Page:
The purpose of a bill of particulars is to protect a defendant against a second prosecution for an inadequately described offense, and enable him to prepare an intelligent defense. Duncan v. United States, 392 F.2d 539, 540 (9th Cir. 1968). "Generally an indictment is sufficient if it sets forth the elements of the charged offense so as to ensure the right of the defendant not to be placed in double jeopardy and to be informed of the offense charged." United States v. Woodruff, 50 F.3d 673, 676 (9th Cir. 1995). Often, full discovery "obviates the need for a bill of particulars." United States v. Long, 706 F.2d 1044, 1054 (9th Cir. 1983). A defendant is not entitled to know all the evidence the government intends to produce, but only the theory of the government's case. Yeargain v. United States, 314 F.2d 881, 882 (9th Cir. 1963).
The granting or refusal to grant the bill of particulars is a matter within the sound discretion of the trial court. Wong Tai v. United States, 273 U.S. 77 (1927); see United States v. Buckner, 610 F.2d 570, 574 (9th Cir. 1979). The indictment in this case provides a plain, concise, and definite written statement of the essential facts constituting the crime with which he has been charged, and was adequate under Fed. R. Crim. P. 7.The Government has provided Carey with complete discovery including "over 1400 pages of reports and other documents generated or obtained through the investigation." (ECF No. 61 at 12).
The Motion to Order the Government to Produce a Bill of Particulars is denied.
III. Motion to Suppress Evidence (ECF No. 69 and ECF No. 78).
a. Contentions of the Parties
Defendant Madrid contends the stop of his vehicle violated his Fourth Amendment rights. Madrid contends that his tail light was not broken on the day he was stopped.Madrid contends that even if the traffic stop was initially lawful, it was unlawfully prolonged by the additional searches by officers and the narcotic detector dog. Madrid contends that the Government bears the burden of proving that he voluntarily and intelligently gave consent to search his vehicle. Id.Madrid contends that any evidence obtained as a result of the Fourth Amendment violation must be suppressed including the subsequent seizure at the Irvine residence.
The Government contends that the collective knowledge of the investigators provided probable cause to stop and search the vehicle.The Government contends thatrepeated, intercepted calls of Defendant Madrid and others during the preceding seven days indicated Defendant Madrid was involved in receiving, off-loading, and transporting drug shipments in the United States and transporting currency to Mexico. The Government contends agents observed Madrid parking his vehicle in a closed garage, departing shortly thereafter and driving south towards Mexico. The Government contends the intercepted phone call from the morning of March 17, 2010 and the subsequent surveillance provided probable cause to believe that evidence of criminal activity would be found in the vehicle.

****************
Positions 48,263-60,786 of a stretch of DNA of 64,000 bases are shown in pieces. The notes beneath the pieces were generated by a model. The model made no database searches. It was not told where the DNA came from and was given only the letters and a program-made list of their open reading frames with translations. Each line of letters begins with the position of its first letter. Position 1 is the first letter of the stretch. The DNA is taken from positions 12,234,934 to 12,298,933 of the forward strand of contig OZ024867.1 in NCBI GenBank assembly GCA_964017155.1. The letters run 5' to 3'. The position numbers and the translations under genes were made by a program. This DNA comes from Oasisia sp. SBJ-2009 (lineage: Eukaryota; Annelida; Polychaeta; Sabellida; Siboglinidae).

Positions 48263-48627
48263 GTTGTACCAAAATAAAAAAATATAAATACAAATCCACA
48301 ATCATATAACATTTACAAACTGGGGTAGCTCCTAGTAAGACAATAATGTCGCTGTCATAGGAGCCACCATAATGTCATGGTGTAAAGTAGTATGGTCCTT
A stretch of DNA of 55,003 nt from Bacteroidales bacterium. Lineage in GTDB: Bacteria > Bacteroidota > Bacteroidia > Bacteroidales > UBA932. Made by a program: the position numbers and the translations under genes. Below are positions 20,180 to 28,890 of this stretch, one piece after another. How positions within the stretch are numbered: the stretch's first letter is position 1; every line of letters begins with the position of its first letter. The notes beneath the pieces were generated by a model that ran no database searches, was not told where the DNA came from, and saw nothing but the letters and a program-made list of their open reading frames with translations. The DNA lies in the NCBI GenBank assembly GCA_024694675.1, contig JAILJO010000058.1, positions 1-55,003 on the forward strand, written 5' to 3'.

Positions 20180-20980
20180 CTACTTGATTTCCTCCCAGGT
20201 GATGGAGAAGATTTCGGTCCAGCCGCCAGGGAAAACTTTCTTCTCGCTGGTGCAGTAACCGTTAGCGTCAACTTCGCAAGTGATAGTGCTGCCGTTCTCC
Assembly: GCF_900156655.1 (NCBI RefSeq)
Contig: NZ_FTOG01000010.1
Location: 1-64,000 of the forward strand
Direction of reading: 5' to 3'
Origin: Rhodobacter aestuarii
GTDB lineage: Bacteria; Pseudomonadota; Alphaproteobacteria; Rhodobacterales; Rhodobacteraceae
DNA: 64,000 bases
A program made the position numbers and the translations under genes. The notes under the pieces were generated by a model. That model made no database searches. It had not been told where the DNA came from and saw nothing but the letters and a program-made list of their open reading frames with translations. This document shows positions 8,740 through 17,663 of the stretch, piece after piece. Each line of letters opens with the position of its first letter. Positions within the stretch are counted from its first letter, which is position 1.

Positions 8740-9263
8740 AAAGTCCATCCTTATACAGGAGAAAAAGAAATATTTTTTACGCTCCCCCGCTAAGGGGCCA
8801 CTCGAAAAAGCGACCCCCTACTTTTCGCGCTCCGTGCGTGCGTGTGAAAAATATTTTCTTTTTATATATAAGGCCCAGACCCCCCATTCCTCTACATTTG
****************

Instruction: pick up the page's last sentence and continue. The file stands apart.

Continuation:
b. Legal Standard
"[A]ll that is required to stop and search an automobile on the highway is probable cause to believe that it contains any type of contraband." United States v. Azhocar, 581 F.2d 735, 737 (9th Cir. 1978); United States v. Brooks, 610 F.3d 1186, 1193 (9th Cir. 2010) ("police may conduct a warrantless search of a vehicle if there is probable cause to believe that the vehicle contains evidence of a crime"). The Supreme Court defines probable cause as "a fair probability that contraband will be found in a particular place." Illinois v. Gates, 462 U.S. 213, 238 (1983). Gates emphasized that "'only the probability, and not a prima facie showing, of criminal activity is the standard of probable cause.'" Id. at 235 (quoting Spinelli v. United States, 393 U.S. 410, 419 (1969)). This assessment is based on "the collective knowledge of all the officers involved in the criminal investigation [even if] all of the information known to the law enforcement officers involved in the investigation is not communicated to the officer who actually [undertakes the challenged action]." United States v. Ramirez, 473 F.3d 1026, 1032 (9th Cir. 2007) (internal quotation marks omitted).
c. Ruling of the Court
In this case, the government agents intercepted phone calls between Defendant Madrid and others indicating Defendant Madrid was involved in drug trafficking between the United States and Mexico. On March 17, 2010, agents intercepted a call indicating Defendant Madrid would be transporting contraband later that day. Government agents observed Defendant Madrid arrive at a residence, park in a closed garage, and then leave shortly after driving southbound towards Mexico. The Court concludes that the government agents had probable cause to believe that Defendant Madrid's vehicle contained contraband or evidence of criminal activity. The Government had probable cause to stop and search Madrid's vehicle.
IT IS HEREBY ORDERED that (1) the Motion to Suppress Wiretap Evidence and to Order the Government to Issue a Bill of Particulars (ECF No. 57) is DENIED; (2) the Motion to Suppress Evidence (ECF No. 69) is DENIED and (3) the Amended Motion to Suppress (ECF No. 78) is denied.
United States District Judge WILLIAM Q. HAYES